Skiing in Japan is so much more than just world-class powder. It is a completely unfamiliar world, a country of idiosyncrasies with for example vending machines selling beer accessible to anyone and located in every imaginable location. It is a society that values personal responsibility and hard work, as well as modesty and a sense of solidarity. This paradoxical and fascinating culture combined with amazing food, Japanese hospitality and the best chances of powder, even during an El Niño winter, are reasons for us two ski journalists and powder addicts to come back every winter. With an average of six days of snowfall a week, fifteen meterss in a season lasting just 3.5 months, Japan is no game of roulette; it’s a guaranteed jackpot!
We often get asked where to go in Hokkaido and which guide to ski with, so we have summarized our trip for you:
Big, white, fluffy snowflakes dance through the pitch-black sky and huge light towers illuminate the deserted runs of Niseko, Japan. It is 8 p.m. and while most skiers are enjoying yet another Asahi beer, I’m on a totally different kind of high! The eerie, elongated shadows of the birch trees appear to bring the forest to life. The runs and the surrounding woods are illuminated by 1,287 lights, making the visibility even better than in daylight. In this magical, three-dimensional dream world I fly through the feather-light powder.
During the day Niseko Powder Guides showed us the quiet resort Niseko Moiwa, where we skied fresh lines all day. We’ll be back for more, hoping to climb Mt. Yotei, the volcano we only partially got to see from our apartment, the spacious and modern Niseko Landmark View apartments, located right next to the gondola. Rusutsu is a smaller, quieter resort, just a short bus ride away from Niseko and we would highly recommend you spending a few days there.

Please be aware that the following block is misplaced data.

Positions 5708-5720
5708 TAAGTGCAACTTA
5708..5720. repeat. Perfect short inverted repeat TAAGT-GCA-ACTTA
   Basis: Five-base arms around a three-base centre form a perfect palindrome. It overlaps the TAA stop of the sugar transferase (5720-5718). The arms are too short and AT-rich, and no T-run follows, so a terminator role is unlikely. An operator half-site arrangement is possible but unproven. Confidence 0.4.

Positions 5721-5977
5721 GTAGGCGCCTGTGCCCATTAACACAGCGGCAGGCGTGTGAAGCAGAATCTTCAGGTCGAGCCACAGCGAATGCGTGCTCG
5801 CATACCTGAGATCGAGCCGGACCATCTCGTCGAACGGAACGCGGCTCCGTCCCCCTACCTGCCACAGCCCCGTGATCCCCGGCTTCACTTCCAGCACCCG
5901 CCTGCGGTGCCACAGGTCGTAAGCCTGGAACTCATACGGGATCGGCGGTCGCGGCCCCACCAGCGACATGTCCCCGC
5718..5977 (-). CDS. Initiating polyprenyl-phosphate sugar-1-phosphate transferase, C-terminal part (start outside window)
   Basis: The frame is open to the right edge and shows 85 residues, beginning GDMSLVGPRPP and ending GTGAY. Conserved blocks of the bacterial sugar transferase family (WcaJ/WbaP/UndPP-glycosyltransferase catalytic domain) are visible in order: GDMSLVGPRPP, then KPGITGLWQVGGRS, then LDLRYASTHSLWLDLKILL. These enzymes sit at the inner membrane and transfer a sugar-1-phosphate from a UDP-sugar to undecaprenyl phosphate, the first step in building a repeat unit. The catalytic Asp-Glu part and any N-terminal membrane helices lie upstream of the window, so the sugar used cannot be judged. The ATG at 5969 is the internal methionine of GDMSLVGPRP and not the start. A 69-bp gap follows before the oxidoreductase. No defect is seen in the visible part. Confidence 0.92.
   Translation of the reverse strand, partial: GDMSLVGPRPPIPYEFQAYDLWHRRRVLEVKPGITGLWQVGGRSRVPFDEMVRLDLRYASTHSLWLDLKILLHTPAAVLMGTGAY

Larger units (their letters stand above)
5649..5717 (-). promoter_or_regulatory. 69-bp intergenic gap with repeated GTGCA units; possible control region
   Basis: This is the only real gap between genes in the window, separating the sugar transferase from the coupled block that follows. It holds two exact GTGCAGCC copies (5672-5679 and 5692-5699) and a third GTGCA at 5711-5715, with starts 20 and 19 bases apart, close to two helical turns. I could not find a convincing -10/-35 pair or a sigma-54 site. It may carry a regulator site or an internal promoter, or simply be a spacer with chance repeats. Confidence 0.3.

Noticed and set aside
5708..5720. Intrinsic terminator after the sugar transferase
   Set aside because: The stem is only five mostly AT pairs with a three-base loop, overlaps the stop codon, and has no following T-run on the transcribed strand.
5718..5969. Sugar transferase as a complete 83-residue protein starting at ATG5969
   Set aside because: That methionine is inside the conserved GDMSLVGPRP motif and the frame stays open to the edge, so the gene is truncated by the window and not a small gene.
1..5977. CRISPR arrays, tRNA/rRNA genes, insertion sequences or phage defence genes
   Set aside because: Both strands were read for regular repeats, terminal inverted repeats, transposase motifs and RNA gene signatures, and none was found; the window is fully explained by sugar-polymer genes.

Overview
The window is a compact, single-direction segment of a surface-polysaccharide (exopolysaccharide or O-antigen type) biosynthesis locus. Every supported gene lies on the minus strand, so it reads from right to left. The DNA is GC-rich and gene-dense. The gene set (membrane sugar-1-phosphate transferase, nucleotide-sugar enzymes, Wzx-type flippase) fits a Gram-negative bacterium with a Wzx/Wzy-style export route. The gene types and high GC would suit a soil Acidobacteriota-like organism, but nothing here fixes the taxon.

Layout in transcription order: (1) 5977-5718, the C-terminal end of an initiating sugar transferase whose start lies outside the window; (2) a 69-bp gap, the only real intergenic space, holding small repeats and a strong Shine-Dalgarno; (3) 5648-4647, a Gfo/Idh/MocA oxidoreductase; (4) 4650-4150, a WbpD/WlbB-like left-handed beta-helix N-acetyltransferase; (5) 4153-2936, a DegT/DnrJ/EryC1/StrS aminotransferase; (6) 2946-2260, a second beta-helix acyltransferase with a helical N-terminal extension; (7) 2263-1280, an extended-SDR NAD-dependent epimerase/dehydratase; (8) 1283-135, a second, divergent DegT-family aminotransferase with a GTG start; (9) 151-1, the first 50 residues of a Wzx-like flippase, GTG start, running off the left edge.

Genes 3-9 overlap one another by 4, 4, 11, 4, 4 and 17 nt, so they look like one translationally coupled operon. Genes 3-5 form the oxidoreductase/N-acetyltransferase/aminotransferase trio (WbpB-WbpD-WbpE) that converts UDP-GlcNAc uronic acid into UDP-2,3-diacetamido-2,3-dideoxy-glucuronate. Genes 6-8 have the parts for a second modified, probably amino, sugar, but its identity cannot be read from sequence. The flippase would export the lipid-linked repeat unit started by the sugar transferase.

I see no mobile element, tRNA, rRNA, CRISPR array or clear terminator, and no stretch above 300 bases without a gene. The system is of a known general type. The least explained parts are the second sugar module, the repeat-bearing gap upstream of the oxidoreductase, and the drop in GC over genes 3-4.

Kiroro is a resort you might know from the latest Teton Gravity movie Paradise waits. Just a short skin away from the resort we found ourselves in the same amazing backcountry: bowls with well spaced trees with literally no tracks! It is actually the first year you are allowed to ski the backcountry at Kiroro, but only if you fill out a climbing plan before leaving the resort or you ski one of the many tree lines within the resort. Keep in mind you can’t find a guide in Kiroro (yet), so it is easiest to book one in Niseko.
Sapporo Kokusai is a small and still fairly undiscovered resort not far from Sapporo. We were looking forward to go touring here but upon arrival we had 40cm of fresh waiting for us (with another 25cm falling during the day). So we put our skins away and lapped the gondola all day. After a full day of shredding with our group of 4, there were still many untracked lines to be found!
Another cool resort is Sapporo Teine, where on a clear day you can see the Japanese sea from the hill. The large quantities of fresh pow prevent us from being able to see the sea, but we find plenty of action in the trees. Yes, it dumped a lot during our trip and believe it or not, we skied powder everyday. Inshredible!